Bellingdon is a small village about a mile out of Chesham on a ridge of the Chiltern Hills, 600 feet above sea level.
Before the Second World War this was a close-knit community with most of the villagers employed in farming and brick-making. The squire was Mr William Lowndes who lived at The Bury in Chesham.
The children walked to the next village at Asheridge to attend school. There were no buses and they walked through the fields and looked for the first honeysuckle leaves in the spring and they knew where the birds' nests were.
Their parents grew all the vegetables in their gardens and they had cherry, apple and plum trees as well. They were able to find wild raspberries and crab apples in the woods.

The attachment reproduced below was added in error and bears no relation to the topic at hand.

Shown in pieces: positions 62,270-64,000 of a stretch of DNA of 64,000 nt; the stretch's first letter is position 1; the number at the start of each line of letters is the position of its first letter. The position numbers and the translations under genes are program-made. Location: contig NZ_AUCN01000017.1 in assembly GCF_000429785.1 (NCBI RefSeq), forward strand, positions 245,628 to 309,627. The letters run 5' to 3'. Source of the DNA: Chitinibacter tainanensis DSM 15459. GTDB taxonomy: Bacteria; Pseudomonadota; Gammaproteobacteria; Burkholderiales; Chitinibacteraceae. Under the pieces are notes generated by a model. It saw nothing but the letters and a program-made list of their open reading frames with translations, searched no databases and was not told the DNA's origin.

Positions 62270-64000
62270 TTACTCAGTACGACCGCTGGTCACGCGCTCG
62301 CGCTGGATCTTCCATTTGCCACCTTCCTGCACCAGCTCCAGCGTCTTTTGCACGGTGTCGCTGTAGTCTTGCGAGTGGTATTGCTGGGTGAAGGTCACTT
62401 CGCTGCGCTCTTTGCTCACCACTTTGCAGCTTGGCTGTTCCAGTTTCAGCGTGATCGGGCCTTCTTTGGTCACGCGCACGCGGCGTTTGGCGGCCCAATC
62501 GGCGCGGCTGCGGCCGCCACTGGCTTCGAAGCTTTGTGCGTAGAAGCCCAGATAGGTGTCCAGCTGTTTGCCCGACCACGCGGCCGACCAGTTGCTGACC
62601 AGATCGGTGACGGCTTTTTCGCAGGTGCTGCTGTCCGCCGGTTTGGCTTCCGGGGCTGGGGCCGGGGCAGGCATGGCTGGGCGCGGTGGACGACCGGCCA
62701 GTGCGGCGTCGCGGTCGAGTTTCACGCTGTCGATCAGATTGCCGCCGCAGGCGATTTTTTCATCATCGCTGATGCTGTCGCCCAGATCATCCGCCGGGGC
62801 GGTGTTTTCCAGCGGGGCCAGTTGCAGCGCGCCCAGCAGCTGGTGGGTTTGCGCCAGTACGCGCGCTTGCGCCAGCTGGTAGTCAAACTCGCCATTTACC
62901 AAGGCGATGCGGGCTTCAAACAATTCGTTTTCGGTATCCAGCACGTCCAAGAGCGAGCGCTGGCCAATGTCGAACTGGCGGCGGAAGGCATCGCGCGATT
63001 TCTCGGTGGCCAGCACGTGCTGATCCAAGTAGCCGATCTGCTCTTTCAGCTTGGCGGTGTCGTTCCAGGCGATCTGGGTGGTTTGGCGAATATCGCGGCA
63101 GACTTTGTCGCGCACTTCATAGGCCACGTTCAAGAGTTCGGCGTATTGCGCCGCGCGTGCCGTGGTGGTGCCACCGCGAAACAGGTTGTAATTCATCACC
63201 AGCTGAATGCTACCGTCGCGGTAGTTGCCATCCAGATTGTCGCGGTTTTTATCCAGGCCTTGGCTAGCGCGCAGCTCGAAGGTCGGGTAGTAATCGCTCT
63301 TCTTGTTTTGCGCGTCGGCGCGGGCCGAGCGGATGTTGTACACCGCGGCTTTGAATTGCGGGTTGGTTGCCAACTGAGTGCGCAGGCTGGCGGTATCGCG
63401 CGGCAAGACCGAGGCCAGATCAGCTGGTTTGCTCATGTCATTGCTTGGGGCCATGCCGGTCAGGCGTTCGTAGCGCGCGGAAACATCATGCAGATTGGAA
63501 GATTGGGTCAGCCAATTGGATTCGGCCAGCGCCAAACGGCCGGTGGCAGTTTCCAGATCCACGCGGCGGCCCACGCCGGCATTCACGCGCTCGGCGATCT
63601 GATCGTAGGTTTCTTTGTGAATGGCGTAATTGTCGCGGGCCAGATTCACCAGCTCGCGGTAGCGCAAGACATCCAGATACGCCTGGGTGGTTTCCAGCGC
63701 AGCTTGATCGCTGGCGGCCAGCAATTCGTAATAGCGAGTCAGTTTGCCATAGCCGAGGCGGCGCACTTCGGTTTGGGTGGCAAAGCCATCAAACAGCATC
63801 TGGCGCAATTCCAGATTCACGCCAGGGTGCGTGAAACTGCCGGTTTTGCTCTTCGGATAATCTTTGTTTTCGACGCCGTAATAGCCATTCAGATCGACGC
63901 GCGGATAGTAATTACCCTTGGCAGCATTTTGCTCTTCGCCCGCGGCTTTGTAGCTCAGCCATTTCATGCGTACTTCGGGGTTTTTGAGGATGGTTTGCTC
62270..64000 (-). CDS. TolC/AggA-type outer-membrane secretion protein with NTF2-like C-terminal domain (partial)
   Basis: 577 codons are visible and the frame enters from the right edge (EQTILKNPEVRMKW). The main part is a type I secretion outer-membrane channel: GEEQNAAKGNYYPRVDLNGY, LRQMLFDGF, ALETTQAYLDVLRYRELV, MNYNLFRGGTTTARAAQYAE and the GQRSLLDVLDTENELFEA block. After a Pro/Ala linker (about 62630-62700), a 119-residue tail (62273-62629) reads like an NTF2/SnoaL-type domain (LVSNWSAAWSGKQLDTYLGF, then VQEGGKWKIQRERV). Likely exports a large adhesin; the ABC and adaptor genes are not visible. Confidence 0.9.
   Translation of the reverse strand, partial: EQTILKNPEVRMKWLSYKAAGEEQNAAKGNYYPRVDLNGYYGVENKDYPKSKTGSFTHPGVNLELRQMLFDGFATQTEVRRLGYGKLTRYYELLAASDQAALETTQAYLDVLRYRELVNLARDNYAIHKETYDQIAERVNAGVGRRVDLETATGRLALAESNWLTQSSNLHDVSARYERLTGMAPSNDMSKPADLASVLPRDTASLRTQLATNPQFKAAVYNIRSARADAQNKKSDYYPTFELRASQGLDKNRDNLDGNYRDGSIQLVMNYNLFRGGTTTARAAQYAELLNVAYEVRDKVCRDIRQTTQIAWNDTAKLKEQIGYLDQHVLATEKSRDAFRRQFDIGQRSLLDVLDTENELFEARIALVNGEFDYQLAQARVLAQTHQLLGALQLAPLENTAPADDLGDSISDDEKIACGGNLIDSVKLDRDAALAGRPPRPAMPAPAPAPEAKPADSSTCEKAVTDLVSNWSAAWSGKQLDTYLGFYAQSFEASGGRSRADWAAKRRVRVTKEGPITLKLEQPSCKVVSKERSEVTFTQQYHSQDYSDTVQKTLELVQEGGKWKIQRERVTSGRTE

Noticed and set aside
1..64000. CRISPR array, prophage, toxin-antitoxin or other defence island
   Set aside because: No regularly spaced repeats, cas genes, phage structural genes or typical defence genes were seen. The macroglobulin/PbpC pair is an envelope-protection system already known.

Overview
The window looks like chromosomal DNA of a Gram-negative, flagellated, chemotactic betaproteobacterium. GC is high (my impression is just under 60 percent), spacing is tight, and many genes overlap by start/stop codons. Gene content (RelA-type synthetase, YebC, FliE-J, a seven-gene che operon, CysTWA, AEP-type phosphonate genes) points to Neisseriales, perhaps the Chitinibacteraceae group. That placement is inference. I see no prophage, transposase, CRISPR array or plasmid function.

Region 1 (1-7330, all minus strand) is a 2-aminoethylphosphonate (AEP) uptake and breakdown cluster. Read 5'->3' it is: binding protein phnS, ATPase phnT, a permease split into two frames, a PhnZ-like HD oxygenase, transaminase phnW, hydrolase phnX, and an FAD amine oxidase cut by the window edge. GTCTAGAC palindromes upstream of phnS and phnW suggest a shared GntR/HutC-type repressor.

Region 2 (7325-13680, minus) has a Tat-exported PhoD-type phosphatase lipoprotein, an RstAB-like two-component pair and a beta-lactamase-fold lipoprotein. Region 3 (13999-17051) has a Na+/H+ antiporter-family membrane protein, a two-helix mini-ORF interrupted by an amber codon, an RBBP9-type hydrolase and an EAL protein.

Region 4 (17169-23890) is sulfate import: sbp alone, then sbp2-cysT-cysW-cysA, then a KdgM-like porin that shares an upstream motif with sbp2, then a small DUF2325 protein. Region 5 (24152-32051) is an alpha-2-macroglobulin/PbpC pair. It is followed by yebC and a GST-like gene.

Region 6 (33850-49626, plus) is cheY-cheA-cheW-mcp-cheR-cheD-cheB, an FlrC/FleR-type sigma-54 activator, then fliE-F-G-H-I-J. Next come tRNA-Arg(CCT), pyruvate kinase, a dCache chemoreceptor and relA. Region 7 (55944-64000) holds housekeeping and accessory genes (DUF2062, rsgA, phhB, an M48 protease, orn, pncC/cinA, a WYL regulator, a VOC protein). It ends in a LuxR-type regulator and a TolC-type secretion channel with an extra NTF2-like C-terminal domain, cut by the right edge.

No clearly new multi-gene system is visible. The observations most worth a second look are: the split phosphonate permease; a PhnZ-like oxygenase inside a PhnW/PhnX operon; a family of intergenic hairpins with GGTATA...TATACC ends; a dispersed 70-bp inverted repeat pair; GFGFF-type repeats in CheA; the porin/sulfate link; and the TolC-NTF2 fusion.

The church is still the centre of the village activities. It is a small wooden building about 100 years old.
There used to be two public houses, The Bull and The Golden perch. The latter one was demolished years ago.
About 50 houses have been built since the war, reducing the farmland. Small farms have been taken over by larger farms. Far fewer men are needed on the farms and they now work in the factories in Chesham or commute 'up the line' to London by car or train.
The Village Hall was built 38 years ago on ground given by Miss Marian Thompson, the first W.I. President. The Hall is well used by the various village societies.

Article written by members of the Buckinghamshire Federation of Women's Institutes for the publication "The Buckinghamshire Village Book" (1987) and reproduced here with their permission